In 1938, Breton wrote an introduction to the Complete Works of Lautréamont, illustrated by a number of Surrealists, including Magritte. The Rape (1934) was one of the illustrations and it shocks us because the body of a woman has been transformed into a head. Magritte himself says that "in this picture a woman's face is composed of the essential details of her body. Breasts have become eyes, her nose is her navel, and the sexual organs replace her mouth" ( Ecrits Complets 144, my translation). James T. Soby notes that "it is the rape of all logic in broad daylight" (15). Ten years later, in 1948, a new edition of The Songs of Maldoror was published in Brussels (Editions La Boétie) with 77 illustrations by Magritte. There is an obvious link between Robbe-Grillet's book, La Belle captive , with its 77 Magritte images, and the previous editions. In his Ecrits Complets Magritte says that Lautréamont's fortuitous encounter on a dissecting table of an umbrella and a sewing machine is symbolic of a certain disorder because things are not where they should be. On the one hand there is the mystery of things and, on the other hand, there is the marvelous and luminous surprise that sparkles when we juxtapose disparate objects (647). In his manifestoes Breton maintained that the marvelous is always beautiful and only the marvelous is beautiful. Magritte's Ladder of Fire (1933) captures the flaming and incongruous juxtaposition of seemingly unrelated objects. This painting juxtaposes three objects all of which are in flames: paper, a chair, and a tuba. Paper and wood burn but metal does not, at least not at room temperature.

Robbe-Grillet's aesthetic of the nouveau roman is grounded in similar incongruities, and they also astonish. He favors a certain diegetic disorder because it defies the conventions of realism. In his autofiction, The Recurring Mirror , he describes the writer's adventure as the necessary dramatization of the death struggle between order and disorder, between reason and subversion ( Miroir 133). The disorder in Magritte's and Robbe-Grillet's art shocks because it violates the codes of mimesis and classic realism. What is the attaché case doing on the mirror in Magritte's Chariot of the Virgin (1933), a picture of a hand mirror that is larger than life and an attaché case so small that it sits on the mirror's oval surface? Our experience of size has been contradicted and the normal order of things has been violated. Codes of order are also embedded in every culture's ideology and we feel comfortable as long as these codes are observed. Nonetheless, the subversion of codes is part and parcel of Robbe-Grillet's and Magritte's agenda. Robbe-Grillet says that we must turn ideology inside out like a glove. "My art," says Magritte, "has value only insofar as it opposes bourgeois ideology in whose name we are extinguishing life" ( Ecrits Complets 85, my translation).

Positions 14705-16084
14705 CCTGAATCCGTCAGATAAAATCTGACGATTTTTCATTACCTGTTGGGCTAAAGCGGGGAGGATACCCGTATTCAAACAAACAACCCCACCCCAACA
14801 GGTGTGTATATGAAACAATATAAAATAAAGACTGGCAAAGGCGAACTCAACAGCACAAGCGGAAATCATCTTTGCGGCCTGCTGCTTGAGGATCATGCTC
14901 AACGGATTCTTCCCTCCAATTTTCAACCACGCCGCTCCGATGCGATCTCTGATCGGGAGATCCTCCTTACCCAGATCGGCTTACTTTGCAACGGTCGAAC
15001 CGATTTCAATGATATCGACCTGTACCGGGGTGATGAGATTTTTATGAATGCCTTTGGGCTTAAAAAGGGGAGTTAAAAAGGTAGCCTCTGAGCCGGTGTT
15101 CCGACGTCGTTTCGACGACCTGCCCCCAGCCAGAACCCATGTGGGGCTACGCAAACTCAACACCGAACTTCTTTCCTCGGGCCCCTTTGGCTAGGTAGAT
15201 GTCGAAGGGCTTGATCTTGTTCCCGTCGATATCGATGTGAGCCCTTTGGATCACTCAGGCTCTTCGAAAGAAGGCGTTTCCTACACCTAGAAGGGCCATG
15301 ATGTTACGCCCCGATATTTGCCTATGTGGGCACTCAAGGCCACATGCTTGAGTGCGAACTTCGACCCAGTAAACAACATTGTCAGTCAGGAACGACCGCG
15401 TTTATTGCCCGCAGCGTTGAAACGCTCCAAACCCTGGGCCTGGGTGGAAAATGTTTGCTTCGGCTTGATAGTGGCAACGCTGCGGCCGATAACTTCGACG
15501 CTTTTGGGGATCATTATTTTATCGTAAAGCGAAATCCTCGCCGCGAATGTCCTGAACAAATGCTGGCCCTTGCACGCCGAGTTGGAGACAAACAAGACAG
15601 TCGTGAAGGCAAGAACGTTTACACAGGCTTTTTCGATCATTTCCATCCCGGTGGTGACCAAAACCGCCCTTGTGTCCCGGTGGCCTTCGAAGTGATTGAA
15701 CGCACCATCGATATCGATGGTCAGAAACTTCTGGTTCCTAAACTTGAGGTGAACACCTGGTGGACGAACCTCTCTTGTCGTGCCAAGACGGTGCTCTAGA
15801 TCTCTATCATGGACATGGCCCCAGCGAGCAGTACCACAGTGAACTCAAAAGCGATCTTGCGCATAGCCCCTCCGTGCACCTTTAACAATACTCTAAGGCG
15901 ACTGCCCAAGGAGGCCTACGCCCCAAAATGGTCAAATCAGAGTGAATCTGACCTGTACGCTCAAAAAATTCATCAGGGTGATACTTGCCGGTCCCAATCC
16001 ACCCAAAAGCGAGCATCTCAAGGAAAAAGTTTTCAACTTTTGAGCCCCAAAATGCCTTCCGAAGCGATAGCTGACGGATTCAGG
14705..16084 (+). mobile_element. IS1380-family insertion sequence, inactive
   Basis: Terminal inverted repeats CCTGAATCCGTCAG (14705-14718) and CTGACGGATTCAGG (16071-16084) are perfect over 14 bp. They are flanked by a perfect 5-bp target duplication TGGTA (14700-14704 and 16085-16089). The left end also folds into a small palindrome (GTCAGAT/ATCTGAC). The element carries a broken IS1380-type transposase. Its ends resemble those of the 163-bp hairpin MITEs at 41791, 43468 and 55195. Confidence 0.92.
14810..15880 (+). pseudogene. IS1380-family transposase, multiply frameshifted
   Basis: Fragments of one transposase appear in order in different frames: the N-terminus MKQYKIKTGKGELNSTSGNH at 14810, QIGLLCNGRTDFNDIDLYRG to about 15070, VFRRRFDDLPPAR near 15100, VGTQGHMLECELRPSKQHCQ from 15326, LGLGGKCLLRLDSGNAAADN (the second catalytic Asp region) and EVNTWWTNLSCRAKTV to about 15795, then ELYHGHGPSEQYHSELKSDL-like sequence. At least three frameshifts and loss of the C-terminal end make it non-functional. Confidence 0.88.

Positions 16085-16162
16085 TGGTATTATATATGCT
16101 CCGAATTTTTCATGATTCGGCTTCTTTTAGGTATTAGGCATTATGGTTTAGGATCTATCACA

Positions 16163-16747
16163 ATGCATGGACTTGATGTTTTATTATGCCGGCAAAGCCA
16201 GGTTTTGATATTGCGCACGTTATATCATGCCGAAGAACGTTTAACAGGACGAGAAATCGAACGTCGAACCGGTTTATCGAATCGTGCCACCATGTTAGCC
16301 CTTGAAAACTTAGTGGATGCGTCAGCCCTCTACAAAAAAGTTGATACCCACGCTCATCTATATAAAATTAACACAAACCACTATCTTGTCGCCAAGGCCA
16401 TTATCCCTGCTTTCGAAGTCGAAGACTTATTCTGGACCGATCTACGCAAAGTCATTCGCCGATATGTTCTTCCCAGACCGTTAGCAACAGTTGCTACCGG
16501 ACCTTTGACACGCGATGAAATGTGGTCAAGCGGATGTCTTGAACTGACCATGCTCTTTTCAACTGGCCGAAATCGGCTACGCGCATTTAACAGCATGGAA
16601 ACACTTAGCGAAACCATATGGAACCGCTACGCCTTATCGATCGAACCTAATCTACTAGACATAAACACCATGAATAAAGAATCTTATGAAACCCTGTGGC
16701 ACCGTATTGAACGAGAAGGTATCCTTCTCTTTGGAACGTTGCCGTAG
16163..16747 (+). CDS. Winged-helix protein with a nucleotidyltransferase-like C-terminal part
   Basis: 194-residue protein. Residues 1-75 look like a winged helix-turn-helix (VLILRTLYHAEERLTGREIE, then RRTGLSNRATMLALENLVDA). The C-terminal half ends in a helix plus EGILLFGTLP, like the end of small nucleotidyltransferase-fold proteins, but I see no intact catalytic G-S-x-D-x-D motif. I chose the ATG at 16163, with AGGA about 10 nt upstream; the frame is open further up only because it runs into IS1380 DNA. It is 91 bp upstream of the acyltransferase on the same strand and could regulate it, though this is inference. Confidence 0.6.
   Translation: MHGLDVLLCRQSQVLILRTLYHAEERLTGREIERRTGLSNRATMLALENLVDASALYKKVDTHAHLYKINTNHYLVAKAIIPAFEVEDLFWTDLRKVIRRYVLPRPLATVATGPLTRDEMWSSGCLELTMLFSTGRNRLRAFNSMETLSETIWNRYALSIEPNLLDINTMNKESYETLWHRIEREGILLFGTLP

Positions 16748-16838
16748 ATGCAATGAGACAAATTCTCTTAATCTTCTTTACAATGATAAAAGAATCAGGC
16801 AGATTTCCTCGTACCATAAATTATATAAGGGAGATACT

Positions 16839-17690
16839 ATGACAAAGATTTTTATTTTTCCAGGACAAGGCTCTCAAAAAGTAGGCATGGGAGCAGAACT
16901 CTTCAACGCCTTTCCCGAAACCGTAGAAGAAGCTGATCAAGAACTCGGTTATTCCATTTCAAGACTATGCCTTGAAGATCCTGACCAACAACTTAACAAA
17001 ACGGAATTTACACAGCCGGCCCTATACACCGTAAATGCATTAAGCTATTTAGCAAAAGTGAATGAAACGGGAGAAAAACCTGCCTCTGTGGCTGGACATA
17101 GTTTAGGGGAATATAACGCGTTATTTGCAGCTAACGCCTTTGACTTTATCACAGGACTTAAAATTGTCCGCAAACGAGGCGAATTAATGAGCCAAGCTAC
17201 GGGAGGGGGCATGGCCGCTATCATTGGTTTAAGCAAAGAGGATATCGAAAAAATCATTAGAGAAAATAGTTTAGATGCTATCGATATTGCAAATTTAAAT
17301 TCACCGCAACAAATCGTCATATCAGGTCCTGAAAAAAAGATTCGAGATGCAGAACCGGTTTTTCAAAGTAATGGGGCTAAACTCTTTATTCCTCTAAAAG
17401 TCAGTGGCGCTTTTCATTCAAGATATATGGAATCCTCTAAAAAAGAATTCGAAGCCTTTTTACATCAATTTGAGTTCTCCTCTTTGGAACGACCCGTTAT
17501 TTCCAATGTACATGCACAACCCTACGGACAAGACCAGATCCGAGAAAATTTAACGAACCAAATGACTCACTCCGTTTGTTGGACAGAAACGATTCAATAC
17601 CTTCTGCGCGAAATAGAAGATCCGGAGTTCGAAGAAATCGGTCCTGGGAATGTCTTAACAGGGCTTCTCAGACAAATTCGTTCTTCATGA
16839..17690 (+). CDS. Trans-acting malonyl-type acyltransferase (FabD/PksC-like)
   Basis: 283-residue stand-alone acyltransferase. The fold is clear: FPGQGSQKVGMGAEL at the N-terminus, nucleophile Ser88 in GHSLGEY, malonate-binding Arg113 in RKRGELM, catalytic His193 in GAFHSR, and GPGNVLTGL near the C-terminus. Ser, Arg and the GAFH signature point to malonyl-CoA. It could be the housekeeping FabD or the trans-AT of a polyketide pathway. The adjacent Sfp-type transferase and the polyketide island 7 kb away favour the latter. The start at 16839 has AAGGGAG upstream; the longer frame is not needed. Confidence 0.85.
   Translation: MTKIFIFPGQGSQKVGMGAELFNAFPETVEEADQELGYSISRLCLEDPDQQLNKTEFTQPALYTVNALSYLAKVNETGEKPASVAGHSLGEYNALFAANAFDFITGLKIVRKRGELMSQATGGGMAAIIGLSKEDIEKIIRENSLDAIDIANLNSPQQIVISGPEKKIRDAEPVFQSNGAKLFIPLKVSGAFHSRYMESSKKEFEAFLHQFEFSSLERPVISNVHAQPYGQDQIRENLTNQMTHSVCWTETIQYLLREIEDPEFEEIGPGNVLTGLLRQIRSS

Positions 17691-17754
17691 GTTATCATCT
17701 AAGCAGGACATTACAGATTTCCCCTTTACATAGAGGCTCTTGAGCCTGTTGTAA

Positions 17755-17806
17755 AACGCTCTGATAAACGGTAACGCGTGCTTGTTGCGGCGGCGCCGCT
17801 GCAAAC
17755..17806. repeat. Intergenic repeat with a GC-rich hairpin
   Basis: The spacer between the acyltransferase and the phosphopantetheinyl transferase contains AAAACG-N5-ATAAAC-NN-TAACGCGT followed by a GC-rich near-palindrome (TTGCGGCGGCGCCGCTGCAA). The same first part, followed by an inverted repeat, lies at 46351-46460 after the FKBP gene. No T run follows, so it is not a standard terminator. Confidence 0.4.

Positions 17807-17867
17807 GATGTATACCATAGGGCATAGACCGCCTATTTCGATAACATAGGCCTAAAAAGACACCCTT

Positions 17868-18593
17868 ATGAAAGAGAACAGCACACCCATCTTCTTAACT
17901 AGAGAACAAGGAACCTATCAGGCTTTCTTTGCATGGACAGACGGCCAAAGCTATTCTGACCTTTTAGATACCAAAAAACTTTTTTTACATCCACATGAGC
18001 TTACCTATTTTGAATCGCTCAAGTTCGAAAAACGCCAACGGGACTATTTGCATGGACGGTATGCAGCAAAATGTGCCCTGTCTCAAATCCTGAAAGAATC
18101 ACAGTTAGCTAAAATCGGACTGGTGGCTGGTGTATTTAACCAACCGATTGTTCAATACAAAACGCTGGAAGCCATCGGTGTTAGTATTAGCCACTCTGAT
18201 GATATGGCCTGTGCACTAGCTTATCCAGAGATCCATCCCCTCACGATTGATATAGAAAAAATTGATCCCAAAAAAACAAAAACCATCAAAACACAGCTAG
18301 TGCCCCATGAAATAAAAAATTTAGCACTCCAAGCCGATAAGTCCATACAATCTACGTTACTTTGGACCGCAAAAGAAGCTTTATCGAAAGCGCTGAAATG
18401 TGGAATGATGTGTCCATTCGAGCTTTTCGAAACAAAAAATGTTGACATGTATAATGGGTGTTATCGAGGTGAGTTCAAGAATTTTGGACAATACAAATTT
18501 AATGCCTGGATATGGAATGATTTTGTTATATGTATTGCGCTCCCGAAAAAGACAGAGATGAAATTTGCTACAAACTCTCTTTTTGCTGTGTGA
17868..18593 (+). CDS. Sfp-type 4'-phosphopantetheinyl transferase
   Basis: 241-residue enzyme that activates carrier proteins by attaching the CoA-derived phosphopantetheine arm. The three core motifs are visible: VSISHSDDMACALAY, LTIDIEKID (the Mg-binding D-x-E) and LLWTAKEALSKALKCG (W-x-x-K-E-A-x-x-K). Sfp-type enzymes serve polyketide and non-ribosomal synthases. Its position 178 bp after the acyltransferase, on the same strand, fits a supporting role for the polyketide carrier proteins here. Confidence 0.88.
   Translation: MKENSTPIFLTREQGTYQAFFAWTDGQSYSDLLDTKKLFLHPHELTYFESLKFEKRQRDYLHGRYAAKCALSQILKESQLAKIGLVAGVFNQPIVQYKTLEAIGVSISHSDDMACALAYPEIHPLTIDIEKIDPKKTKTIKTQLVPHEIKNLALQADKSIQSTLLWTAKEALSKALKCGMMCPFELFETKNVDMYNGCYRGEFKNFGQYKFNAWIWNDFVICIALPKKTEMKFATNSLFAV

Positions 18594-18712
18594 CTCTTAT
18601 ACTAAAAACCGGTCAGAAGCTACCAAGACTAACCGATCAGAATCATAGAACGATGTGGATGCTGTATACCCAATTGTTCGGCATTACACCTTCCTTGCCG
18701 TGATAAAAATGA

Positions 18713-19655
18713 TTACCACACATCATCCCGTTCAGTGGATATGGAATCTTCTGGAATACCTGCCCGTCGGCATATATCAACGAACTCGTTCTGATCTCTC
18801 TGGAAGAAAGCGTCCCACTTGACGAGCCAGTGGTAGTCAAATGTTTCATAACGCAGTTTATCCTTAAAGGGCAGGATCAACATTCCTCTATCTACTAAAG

According to Michel Carrouges, Surrealism is a radical revolt not only against ideology and order, but also against the rationalism of Descartes and Voltaire, against abstract philosophies that have enslaved the world, against classical art, bourgeois mentality, and labor economies. Surrealism, says Carrouges, calls for an intellectual and artistic revolution, a social revolution, and the complete liberation, of humanity (7).

La Belle captive, both the novel and the paintings, are arguably less revolutionary than Carrouges would like, at least on the cultural level, but they do subvert realism. Robbe-Grillet's novel is circular, without plot, contradictory, and without clearly defined characters - characteristics that define metafiction as a genre. However, if form can be revolutionary, then La Belle captive is it. It begins with The Castle of the Pyrenees (1959), a painting of a rock in the sky, suspended over the sea in a kind of timelessness that defies gravity. The first lines are: "It begins with a stone falling, in the silence, vertically, immobile. It is falling from a great height, a meteor, a massive, compact, oblong block of rock, like a giant egg with a pocked, uneven surface." [2]

The rock resembles an egg - an egg that both generates the novel and contains it. Together, the picture and the text beget a visual and writerly process, and it is not by chance that the rock has an oval shape, because Surrealists attributed a privileged role to eggs and to stones. The Domain of Arnheim (1962) is a kindred painting in which the mountain resembles a bird. In the foreground is a nest of eggs, and the slippage of meaning between the stone bird and the eggs on the wall suggests that the mountain in the background might have laid them. The Idol (1965) is a stone bird, perhaps one of the hatchlings, and in its flight it also defies gravity.